After two days of deliberations, Lake Country Council approved the 2013 Budget at a Special meeting held on Thursday, February 7th. The good news is that, thanks to the recent reorganization and business systems review, the budget we have direct control over actually decreased. The not so good news is that the cost of contracted services with the RCMP and the recent transit service expansion impacted the budget by an equivalent 2.65% tax increase. In order to cover these increases and all other impacts, Council was able to limit the total tax increase to 3%. This is in line with other municipalities in the region and is impressive if we take into account inflation. The Business Systems Review allowed us to save quite a bit of money which helped keep the tax increase lower than it could have been.

Better yet, we were able to redirect a higher portion of property taxes to infrastructure projects. That portion has increased from $400,000 in 2012 to $700,000 in 2013. Additional funds coming from other sources, including federal and provincial grants and reserves set for specific capital projects, puts Lake Country total Capital Budget spending at almost $10 million. This is a huge step forward and speaks loudly to the visionary leadership of this Council which has worked hard in the last three years, together with staff, to proactively address an issue that the rest of Canada is now beginning to realize: decline and sustainability of municipal infrastructure.

This year, Lake Country will see the much needed expansion of the Wastewater Treatment Plant and Regional Septage facility (a total of $7 million, of which $750,000 was already spent in 2012). This will not only address current limitations in the system but will also provide much needed infrastructure capacity for future growth and expansion. In fact, once the project is completed, the capacity will double and will accommodate an additional 2000 homes, which is also in keeping with the projected growth identified in our Official Community Plan.

Water system improvements for "The Lakes" subdivision ($1.4 million) will also address capacity issues as new phases of that subdivision are built but it will also provide for much needed piping renewal to the system in the areas leading to the subdivision. In addition, the District will initiate the review of Universal Water Metering options, one of the main recommendations in the recently approved Water Master Plan, and will replace a water main on Glenmore Road.

Other relevant projects approved by Council are the Beasley Park Community Centre upgrades, the second phase of the Apex Drive Park at "The Lakes", the reconstruction of Camp Road from Bond to Jack Seaton Park, improvements to the Clement Road drainage system, and various other improvements to the irrigation system in parks and improvements to some swim areas. There will be some upgrades to the Seniors Centre and additional furniture and garbage cans in a number of parks. Finally, some work will be done to address safety issues on a few roads that are considered high priority, like Oceola Road at the intersection of Lake Hill Drive and the isthmus section of Oyama Road.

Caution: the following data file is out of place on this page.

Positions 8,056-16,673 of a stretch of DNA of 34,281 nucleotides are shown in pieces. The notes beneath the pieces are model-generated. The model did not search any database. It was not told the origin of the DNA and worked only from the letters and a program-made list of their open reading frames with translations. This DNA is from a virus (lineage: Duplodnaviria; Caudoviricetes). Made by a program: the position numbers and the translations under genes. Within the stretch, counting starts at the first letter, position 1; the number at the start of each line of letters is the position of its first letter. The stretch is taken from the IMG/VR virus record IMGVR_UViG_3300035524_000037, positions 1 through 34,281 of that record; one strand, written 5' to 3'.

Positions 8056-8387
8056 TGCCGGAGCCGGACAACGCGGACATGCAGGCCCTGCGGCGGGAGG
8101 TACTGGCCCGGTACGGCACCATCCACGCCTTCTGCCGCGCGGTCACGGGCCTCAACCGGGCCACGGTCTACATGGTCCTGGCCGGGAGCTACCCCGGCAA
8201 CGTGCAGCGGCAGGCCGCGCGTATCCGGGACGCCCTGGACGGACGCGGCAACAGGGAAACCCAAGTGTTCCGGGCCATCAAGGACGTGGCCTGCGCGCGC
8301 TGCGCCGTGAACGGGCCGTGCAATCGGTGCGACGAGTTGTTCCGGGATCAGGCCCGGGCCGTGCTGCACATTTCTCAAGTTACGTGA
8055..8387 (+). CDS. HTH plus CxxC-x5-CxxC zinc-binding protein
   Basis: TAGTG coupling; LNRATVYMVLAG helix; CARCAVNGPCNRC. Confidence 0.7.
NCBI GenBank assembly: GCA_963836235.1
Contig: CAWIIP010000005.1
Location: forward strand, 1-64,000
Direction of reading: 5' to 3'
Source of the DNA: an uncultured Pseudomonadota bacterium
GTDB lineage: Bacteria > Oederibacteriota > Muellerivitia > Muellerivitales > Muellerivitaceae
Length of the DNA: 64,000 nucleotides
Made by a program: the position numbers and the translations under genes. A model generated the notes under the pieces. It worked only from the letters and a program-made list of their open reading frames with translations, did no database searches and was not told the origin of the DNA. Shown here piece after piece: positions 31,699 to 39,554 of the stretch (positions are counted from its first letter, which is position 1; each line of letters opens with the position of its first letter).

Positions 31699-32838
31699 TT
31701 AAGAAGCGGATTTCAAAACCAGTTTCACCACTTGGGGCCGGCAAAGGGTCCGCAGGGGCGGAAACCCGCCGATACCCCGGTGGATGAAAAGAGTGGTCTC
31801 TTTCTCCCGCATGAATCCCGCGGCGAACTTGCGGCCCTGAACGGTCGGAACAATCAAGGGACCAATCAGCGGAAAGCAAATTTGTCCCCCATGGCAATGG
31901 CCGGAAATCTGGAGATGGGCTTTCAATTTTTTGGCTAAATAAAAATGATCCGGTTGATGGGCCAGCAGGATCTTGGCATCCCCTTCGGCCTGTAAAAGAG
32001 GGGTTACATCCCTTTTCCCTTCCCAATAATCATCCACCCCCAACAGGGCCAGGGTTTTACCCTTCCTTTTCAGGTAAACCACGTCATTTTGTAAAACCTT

Staff are already busy working on some of these projects. The Beasley Park Community Centre project is ready to begin after the tender closed a week or so ago. The Wastewater Treatment Plant expansion will be ready for tender in early Spring and preliminary work on other projects will start soon.

There is additional good news for Lake Country, and specifically for Oyama Residents. The Kalamalka Lake Interconnect project is almost complete to the point that the mandatory Boil Water Notice was lifted on Friday, February 8. Although Oyama residents will still experience some turbidity, the installation and activation of the ultraviolet disinfection system on the Kalamalka Lake source water in March will move us towards achieving the vision of providing water that is safe to drink for the residents of Oyama.

It was an intense process but I believe that Council and staff have worked collegially to ensure that the quality of life we enjoy in Lake Country is protected in spite of many global and national concerns.